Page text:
Should the Zambian government invest in railways?

By Gaël Raballand  and Alan Whitworth

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Until the 1990s nearly all Zambia’s foreign trade was transported by rail. Today trucks are the dominant transport mode. The resulting damage to Zambia’s roads and concerns over congestion, safety and environmental damage have led to widespread calls for the Government to act to reverse the switch from rail to road. Plans have been announced to rehabilitate existing rail lines and to construct new routes.

This paper questions the case for public investment in the railways. It shows that the economics of road versus rail has been fundamentally transformed since the 1990s. The collapse in copper exports from the 1980s triggered a vicious circle of decline in the railways; lower copper revenues meant there were insufficient funds for maintenance and investment, which in turn led to a steady deterioration in speeds, reliability and security. Meanwhile, following the end of apartheid, a highly competitive trucking industry has developed from scratch between South Africa and Zambia. Whereas trucks return empty from other African countries, the recent recovery of copper exports has meant trucks operating to Zambia carry loads in both directions. Along with rehabilitation of the trunk road network, this has enabled Zambia to enjoy some of the lowest trucking costs per tonne kilometre in Africa.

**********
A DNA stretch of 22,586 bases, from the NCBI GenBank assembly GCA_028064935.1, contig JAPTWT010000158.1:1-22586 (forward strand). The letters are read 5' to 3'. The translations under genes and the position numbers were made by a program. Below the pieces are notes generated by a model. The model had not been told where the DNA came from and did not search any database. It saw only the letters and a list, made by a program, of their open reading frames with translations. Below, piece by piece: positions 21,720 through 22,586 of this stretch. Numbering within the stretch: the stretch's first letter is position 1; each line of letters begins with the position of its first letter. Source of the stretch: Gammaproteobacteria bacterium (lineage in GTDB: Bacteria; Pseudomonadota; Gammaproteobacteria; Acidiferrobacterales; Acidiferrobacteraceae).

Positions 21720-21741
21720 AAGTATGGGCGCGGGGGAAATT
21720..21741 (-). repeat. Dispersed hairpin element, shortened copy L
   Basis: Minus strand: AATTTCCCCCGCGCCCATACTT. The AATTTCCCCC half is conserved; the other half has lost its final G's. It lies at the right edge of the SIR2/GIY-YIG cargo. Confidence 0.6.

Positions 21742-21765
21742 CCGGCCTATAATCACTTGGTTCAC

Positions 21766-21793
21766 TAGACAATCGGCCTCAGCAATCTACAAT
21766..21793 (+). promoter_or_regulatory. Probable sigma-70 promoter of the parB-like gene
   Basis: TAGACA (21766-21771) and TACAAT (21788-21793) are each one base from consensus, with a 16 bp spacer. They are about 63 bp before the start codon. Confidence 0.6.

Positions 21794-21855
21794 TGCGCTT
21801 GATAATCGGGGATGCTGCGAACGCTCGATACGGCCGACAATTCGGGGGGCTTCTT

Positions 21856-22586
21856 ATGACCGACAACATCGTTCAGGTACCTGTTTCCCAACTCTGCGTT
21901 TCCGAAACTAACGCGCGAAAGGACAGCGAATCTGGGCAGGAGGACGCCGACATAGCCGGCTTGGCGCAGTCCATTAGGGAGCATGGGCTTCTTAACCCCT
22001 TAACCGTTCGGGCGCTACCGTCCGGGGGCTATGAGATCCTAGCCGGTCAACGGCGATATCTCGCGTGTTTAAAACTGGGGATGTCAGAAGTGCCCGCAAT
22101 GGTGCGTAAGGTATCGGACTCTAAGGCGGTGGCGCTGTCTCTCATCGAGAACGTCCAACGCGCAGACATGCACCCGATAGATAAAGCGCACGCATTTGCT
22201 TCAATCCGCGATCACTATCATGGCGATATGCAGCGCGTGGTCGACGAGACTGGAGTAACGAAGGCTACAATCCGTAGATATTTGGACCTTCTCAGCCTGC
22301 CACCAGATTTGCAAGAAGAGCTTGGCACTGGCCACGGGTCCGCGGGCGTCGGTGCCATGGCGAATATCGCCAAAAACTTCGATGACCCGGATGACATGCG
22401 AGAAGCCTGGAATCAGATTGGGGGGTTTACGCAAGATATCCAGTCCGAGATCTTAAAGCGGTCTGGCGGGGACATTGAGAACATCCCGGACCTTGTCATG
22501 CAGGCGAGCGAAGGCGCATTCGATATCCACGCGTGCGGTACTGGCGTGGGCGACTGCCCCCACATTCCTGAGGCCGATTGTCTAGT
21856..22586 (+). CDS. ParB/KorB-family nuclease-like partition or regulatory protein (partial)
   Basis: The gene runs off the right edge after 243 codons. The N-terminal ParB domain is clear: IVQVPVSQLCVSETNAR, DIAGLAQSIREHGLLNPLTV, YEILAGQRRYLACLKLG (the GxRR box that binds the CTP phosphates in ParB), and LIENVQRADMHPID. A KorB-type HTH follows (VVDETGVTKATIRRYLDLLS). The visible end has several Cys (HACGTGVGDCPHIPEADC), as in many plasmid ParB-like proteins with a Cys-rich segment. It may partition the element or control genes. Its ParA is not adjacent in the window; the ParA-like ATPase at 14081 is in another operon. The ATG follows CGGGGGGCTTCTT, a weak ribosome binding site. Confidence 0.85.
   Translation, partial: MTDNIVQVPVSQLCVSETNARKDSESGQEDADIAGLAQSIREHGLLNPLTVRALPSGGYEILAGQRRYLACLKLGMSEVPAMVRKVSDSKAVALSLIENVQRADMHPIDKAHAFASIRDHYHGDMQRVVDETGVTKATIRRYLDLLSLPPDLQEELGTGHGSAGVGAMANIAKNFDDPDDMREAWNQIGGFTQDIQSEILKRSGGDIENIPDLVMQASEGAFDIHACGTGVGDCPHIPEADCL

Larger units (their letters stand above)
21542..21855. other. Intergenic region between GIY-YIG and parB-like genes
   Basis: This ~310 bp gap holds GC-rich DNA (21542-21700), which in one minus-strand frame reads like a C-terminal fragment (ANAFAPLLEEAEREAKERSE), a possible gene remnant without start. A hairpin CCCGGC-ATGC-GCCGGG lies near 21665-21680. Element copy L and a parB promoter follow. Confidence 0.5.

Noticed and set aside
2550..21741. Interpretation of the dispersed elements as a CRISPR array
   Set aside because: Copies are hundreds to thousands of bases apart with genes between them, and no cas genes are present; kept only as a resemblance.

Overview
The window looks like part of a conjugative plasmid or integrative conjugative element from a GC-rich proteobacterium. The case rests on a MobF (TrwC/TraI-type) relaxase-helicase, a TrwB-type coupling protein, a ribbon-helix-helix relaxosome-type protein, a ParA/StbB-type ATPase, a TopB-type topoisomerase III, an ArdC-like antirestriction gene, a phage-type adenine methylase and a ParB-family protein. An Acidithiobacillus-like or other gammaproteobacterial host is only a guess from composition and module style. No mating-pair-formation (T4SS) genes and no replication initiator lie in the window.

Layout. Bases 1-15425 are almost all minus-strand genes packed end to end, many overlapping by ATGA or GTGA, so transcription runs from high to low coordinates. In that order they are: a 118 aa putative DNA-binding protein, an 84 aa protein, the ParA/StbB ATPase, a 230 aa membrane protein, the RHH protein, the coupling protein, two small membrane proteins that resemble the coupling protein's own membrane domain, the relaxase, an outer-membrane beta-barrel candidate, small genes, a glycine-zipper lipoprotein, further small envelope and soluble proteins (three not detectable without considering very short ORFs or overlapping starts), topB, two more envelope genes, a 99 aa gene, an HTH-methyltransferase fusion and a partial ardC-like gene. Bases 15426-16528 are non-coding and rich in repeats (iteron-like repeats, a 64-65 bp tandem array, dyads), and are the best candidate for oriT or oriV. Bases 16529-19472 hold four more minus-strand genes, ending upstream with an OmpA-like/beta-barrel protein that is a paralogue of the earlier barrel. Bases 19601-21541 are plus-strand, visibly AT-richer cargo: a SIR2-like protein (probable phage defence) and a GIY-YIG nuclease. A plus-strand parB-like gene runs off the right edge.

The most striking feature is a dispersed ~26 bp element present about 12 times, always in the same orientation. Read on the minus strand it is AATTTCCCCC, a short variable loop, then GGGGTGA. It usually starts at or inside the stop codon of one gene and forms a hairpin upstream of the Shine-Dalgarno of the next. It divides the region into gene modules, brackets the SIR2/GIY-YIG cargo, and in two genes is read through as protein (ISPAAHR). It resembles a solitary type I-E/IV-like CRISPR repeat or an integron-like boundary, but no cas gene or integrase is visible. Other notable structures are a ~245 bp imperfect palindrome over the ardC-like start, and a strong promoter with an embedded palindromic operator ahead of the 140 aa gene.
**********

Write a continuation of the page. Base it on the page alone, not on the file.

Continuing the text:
Following privatisation Zambia’s mines are no longer obliged to export via rail. With their poor reliability, the railways are simply not competitive with the low trucking rates. Since most of the recent increase in copper production has taken place in the ‘new copper belt’, 200 km from the nearest railway, it is not surprising that the railways have hardly benefited from the rebound in copper exports. Investment in improving railway reliability appears unlikely to be profitable given low trucking rates.

The economic prospects for rail could improve as a result of growing copper production in DR Congo, most of which is exported in bulky concentrate form by road through Zambia. However, once the Benguela line is rehabilitated, Congolese exports may be diverted to Atlantic ports.

With the poor economic and financial returns to railway investment and the uncertainty over Congolese traffic, public investment in railways in current circumstances appears highly risky. Few of the new rail routes proposed in the Sixth National Development Plan appear economically viable under any circumstances. While certain new routes could possibly be viable if mines are prepared to sign long term contracts, such decisions are best left to the private sector. Given its poor track record in railways and the under funding of essential public services, rather than investing in railways itself, the Government’s role should be to: (a) facilitate private investment in the sector; and (b) ensure that trucks cover the full cost of the damage they cause to the roads by enforcing appropriate road user charges.

Gaël Raballand is a Senior Economist with the World Bank. Alan Whitworth is Technical Adviser, Zambia Institute for Policy Analysis and Research (ZIPAR).

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